There is no hard-and-fast definition of a family farm. In its program of analyzing the well-being of farm operator households using microdata, the ERS definition of family farms has changed over time. A preferred definition of a family farm would allow for organizational changes in the ways in which operators structure their farm businesses as they respond to changes in technology, the marketplace, and policies, but would still capture the general concept of a family farm in which a family unit maintains majority control and ownership.
The current definition of a family farm, since 2005, based on the ARMS, is one in which the majority of the business is owned by the operator and individuals related to the operator by blood, marriage, or adoption, including relatives who do not live in the operator household. Although the definition of a family farm has changed somewhat over time, the share of U.S. farms classified as family farms has changed little since 1996, ranging from 97.1 to 98.9 percent of all farms. See the Farm Household Income and Characteristics data product table on family and nonfamily farms, by farm size class (gross sales).
Immediately prior to the implementation of the current definition, farms were considered family farms unless they were: organized as cooperatives, organized as corporations with the majority of shareholders not related (by blood, marriage, or adoption) or operated by a hired manager. In 2004, 98 percent of farms were classified as family farms using this definition with data from the Agricultural Resource Management Survey (see for more information). When the family farm definition was established using USDA's Farm Costs and Returns microdata in 1988, farms were defined as family farms unless they were organized as cooperatives or nonfamily corporations, or when the operator reported not receiving any of the net income of the business. At that time, 99 percent of farms were classified as family farms (see The Economic Well-Being of Farm Operator Households, 1988-90). USDA microdata were first collected in 1984 on the Farm Costs and Returns Survey; at that time, no distinction was made between family and nonfamily farms.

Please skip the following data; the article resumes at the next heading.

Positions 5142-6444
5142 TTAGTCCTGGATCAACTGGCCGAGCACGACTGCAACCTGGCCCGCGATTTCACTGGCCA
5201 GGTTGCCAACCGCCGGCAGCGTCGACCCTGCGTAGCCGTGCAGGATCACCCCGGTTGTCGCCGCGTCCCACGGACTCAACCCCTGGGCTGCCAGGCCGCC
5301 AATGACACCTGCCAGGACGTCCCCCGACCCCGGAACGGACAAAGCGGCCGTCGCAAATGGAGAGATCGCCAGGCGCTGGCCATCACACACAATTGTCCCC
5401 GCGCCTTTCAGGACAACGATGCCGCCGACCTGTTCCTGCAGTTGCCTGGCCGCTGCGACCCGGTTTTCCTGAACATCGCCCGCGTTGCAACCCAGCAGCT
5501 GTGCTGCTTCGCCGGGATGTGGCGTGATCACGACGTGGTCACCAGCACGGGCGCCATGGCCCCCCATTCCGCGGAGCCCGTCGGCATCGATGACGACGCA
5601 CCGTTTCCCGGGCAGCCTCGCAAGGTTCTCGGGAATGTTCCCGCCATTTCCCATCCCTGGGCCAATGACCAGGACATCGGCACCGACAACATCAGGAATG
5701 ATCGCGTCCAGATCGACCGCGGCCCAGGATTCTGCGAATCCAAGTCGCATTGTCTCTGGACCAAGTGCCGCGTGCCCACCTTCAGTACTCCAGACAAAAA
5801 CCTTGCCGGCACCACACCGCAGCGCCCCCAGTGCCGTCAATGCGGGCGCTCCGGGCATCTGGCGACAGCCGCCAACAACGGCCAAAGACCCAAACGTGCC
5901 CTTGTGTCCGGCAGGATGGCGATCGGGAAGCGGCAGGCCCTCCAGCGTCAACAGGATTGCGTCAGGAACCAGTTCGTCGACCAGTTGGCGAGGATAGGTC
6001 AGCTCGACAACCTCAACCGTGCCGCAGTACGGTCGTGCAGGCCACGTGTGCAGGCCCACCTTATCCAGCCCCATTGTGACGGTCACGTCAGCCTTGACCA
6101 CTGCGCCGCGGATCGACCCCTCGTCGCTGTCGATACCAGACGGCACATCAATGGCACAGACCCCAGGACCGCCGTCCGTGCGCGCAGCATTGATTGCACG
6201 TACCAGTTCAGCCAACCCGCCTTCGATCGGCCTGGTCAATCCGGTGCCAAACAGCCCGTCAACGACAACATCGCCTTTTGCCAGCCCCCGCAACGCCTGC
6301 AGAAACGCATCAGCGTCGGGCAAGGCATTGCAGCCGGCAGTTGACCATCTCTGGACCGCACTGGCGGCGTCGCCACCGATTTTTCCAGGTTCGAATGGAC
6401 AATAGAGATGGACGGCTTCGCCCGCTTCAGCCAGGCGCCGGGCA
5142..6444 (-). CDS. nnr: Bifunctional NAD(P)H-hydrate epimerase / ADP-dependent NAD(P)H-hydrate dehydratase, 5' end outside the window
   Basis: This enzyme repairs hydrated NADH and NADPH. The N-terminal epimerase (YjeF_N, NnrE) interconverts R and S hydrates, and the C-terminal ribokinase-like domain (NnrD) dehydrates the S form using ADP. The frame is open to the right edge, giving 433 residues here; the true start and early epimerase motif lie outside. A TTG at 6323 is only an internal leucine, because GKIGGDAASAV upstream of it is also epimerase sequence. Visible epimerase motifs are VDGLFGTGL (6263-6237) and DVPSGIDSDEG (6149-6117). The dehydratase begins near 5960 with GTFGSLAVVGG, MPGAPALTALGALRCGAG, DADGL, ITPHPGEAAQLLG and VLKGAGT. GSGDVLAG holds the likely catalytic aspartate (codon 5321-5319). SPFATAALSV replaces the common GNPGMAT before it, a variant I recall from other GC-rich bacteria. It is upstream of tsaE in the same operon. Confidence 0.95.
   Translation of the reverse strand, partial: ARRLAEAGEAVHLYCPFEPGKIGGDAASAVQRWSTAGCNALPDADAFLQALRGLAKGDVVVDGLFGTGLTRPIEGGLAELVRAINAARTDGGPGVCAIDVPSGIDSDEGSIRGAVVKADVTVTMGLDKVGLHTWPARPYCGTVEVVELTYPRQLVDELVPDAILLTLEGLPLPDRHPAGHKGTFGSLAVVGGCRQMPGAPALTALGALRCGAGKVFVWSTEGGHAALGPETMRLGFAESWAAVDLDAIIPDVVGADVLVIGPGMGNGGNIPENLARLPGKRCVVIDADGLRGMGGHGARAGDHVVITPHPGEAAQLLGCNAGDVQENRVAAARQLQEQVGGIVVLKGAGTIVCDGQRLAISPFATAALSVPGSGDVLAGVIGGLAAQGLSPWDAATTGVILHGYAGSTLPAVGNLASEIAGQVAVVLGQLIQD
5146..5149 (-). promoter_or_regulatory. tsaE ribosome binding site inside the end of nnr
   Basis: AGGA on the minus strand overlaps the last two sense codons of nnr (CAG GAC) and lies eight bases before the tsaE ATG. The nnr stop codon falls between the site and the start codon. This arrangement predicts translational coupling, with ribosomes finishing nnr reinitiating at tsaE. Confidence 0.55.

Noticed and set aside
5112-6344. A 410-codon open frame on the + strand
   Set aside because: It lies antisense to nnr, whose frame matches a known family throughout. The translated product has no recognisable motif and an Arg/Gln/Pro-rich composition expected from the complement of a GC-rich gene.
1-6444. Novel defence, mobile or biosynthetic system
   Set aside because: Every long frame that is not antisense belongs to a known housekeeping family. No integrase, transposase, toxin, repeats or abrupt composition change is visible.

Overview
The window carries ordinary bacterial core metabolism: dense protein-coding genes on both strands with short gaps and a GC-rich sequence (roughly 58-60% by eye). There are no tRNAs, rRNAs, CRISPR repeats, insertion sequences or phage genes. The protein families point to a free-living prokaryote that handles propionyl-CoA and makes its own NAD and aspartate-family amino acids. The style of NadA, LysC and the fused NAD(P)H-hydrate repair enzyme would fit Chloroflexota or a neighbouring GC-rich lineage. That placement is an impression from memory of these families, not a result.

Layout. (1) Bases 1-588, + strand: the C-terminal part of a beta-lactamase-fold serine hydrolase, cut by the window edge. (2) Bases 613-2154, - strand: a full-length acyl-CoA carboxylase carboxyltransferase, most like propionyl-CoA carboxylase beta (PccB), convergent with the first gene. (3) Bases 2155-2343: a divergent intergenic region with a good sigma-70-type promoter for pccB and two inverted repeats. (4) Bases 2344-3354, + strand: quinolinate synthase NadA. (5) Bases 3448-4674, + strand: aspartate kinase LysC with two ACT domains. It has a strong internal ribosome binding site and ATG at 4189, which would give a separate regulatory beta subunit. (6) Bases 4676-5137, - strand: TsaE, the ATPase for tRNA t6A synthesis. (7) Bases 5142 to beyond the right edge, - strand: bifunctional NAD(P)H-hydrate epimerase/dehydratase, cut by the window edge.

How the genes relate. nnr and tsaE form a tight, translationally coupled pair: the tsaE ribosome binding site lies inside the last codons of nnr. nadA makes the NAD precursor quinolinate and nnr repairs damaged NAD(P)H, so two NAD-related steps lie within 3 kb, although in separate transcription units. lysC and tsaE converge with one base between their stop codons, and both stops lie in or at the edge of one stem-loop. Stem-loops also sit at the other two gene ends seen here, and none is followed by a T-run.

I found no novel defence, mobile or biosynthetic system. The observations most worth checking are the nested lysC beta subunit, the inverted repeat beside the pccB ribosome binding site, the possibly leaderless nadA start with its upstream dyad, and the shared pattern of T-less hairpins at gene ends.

For farms where there is more than one operator and the multiple operators do not share a housing unit, detailed household data and off-farm income are not collected for the additional operators on either the Census of Agriculture or the ARMS; household data is only collected for a single principal operator. Hence, this data limitation has the effect of undercounting the total number of family farm households.
Farm operator households are those who share dwelling units with principal farm operators of family farms. Multiple operators who do not share the same household operate less than 10 percent of family farms. In this case, the farm operator household population would include the households of the principal farm operator, but not the households of the other operator(s).
The Agricultural Resource Management Survey (ARMS), conducted by ERS and the National Agricultural Statistics Service (NASS), provides the data necessary for estimating operator households' income. The Current Population Survey (CPS), conducted by the Bureau of the Census, is the source of official U.S. household income statistics. Thus, calculating an estimate of farm household income from the ARMS that is consistent with CPS methodology allows comparing income between farm operator households and all U.S. households.